All engineering operators are looking for opportunities to implement more cost-effective measures that will save energy, carbon and money. Energy efficiency is by far the cheapest way of addressing any organisation's energy security and supply issues but such measures are often ignored because they seem to have a longer payback period than can be justified. The truth, however, is that upgrading components such as gearboxes, drives, couplings and motors can create huge savings. Identifying areas where equipment can profitably be replaced with the latest, more efficient versions, such as IE3 variable speed motors, can increase both performance and efficiency. What's more, such equipment often qualifies for 100% tax relief under the Enhanced Capital Allowance scheme.
The remarkable achievements made in increasing the efficiency of such components are impressive, considering the challenges. Waste management, for example, presents an exceptionally tough operating environment; gearboxes, drive motors, couplings and chains in these applications must be specified to withstand extreme loads, shock, and contamination from dust, debris and glass, plus widely varying temperatures and, in many instances, infrequent maintenance.
Earlier this year, our Planet+ conference gave UK engineers the chance to meet our technical experts, see some of our product innovations and discover the cost savings that these engineering solutions can make. ERIKS Planet+ is a new initiative that focuses on innovation and sustainability to provide solutions that reduce energy consumption, waste and pollution while protecting people, business and the environment. The response was extremely positive, and this is because these innovations can actually protect and increase profits as well as build sustainability and protect the environment.
One powerful way to manage energy in waste processing is to fit a variable speed drive, which will not only save energy but also reduce shock loading on belts with features such as šsoft start' and programmable ramp times, minimising both maintenance and operating costs. Using a Fenner QD Inverter, for instance, to vary the speed of an electric motor can deliver significant energy- and cost-savings. Inverters are not typically fitted to waste handling machines but when they are the resulting elimination shock loads can significantly limit wear and tear as well as manage energy consumption.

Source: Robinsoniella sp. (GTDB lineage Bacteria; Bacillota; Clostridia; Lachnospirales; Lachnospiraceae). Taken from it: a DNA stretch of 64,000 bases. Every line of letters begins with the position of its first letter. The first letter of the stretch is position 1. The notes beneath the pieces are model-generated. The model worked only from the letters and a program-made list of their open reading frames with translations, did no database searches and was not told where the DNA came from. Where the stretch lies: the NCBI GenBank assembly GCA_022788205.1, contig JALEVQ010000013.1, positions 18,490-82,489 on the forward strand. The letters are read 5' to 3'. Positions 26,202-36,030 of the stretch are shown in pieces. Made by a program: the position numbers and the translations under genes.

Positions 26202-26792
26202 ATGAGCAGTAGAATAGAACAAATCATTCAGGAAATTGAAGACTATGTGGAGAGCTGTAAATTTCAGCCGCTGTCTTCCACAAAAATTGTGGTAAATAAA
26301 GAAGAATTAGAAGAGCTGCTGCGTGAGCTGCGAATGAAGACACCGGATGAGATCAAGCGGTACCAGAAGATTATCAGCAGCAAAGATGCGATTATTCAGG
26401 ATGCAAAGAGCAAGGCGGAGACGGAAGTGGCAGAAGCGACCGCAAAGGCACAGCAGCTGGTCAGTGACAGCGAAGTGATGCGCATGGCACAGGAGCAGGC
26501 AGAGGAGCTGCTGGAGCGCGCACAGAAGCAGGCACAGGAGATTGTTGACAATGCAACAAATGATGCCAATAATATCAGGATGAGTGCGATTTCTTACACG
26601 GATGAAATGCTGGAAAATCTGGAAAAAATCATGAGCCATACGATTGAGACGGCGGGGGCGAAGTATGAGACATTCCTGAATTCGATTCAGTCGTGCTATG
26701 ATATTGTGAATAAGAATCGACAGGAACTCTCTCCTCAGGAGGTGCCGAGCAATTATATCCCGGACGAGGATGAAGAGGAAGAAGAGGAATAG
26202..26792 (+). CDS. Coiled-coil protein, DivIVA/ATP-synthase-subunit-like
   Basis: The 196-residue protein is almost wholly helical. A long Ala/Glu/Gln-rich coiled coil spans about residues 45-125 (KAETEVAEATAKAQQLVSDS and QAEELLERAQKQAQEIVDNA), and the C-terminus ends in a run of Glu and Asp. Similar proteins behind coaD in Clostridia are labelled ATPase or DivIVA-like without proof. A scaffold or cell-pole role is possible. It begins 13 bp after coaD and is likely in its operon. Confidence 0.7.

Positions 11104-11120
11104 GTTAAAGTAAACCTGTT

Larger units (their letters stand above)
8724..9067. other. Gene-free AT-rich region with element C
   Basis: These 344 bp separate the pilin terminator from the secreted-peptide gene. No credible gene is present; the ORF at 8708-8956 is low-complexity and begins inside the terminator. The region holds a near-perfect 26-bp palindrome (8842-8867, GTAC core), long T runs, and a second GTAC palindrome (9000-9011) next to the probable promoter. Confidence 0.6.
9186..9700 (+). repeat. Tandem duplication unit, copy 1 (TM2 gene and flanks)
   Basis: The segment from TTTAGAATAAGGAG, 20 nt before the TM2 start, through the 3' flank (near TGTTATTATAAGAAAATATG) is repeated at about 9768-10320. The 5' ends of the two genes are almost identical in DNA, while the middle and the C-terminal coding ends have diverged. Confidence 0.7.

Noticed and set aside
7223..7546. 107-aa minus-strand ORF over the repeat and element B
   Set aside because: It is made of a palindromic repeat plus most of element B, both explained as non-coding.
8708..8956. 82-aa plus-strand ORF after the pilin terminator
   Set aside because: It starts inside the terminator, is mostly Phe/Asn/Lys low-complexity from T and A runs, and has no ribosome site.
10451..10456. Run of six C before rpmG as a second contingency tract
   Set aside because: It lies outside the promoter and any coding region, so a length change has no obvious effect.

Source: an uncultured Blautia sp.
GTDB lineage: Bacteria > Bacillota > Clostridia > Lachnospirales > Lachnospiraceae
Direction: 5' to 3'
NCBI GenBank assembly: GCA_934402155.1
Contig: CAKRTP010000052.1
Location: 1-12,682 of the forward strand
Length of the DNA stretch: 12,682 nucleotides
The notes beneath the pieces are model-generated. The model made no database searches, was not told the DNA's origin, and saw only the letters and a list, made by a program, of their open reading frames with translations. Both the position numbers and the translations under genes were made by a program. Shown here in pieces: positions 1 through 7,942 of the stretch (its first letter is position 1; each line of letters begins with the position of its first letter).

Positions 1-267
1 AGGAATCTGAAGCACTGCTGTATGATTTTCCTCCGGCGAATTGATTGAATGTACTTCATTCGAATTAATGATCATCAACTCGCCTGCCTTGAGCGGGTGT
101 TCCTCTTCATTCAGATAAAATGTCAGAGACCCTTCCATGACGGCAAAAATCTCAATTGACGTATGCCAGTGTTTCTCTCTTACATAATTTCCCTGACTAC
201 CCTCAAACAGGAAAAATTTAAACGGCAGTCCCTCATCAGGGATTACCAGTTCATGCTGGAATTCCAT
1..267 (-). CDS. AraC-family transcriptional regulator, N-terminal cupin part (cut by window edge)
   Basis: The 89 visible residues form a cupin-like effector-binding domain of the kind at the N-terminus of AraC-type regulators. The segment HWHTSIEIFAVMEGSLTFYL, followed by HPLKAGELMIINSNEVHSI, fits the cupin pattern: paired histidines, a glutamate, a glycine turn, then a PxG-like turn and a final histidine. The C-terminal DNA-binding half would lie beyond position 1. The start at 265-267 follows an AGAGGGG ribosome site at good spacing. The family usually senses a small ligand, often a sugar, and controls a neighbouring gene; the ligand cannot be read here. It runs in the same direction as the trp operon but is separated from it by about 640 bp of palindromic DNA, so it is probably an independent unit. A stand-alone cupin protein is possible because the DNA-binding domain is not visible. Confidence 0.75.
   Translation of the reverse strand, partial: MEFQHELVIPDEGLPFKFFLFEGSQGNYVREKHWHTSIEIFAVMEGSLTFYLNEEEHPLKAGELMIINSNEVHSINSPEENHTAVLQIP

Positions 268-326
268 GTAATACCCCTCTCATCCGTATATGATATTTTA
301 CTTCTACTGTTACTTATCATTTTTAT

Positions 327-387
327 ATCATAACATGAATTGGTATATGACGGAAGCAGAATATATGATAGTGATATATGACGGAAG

Aggressive materials such as glass are typically found in waste and recycling debris and yet many gearboxes, drive motors, couplings and chains are not equipped for the challenge. Couplings, for example, often wear out fast in recycling plants owing to a lack of tolerance in their connections and the swift development of misalignment that results from incorrect installation. However, the use of improved couplings can reduce the likelihood of failure; for example, Fenaflex Tyre Couplings provide more flexibility, which allows for a greater degree of misalignment.
Another powerful solution in applications where fine ground glass or similar is present is to install lube-free chains, such as the Renold Syno Chain, which can offer a significantly longer lifespan. ERIKS can supply induction-hardened sprockets that are manufactured to a far higher standard than OEM sprockets to provide much greater resistance to wear. Used together, these two solutions can prove a powerful option in waste and recycling.
There will never be a shortage of waste and recycling: the challenge is to process these materials in the most cost effective way, and that means relying upon the most up-to-date methods of production, state-of-the-art products and new technologies. The drive for sustainability naturally promotes innovation and the development of, for example, the Fenner QD inverter shows just how ERIKS can innovate for sustainability, offering an easy, efficient way to cut running costs and carbon footprint.
With energy prices still on the rise, tightening restrictions on carbon emissions and concern for the bottom line in every business, there has never been a better time to put energy efficiency at the top of the agenda. With lasting benefits for the environment, the current crop of energy-efficient components offer a veritable armoury of tools with which to fight waste.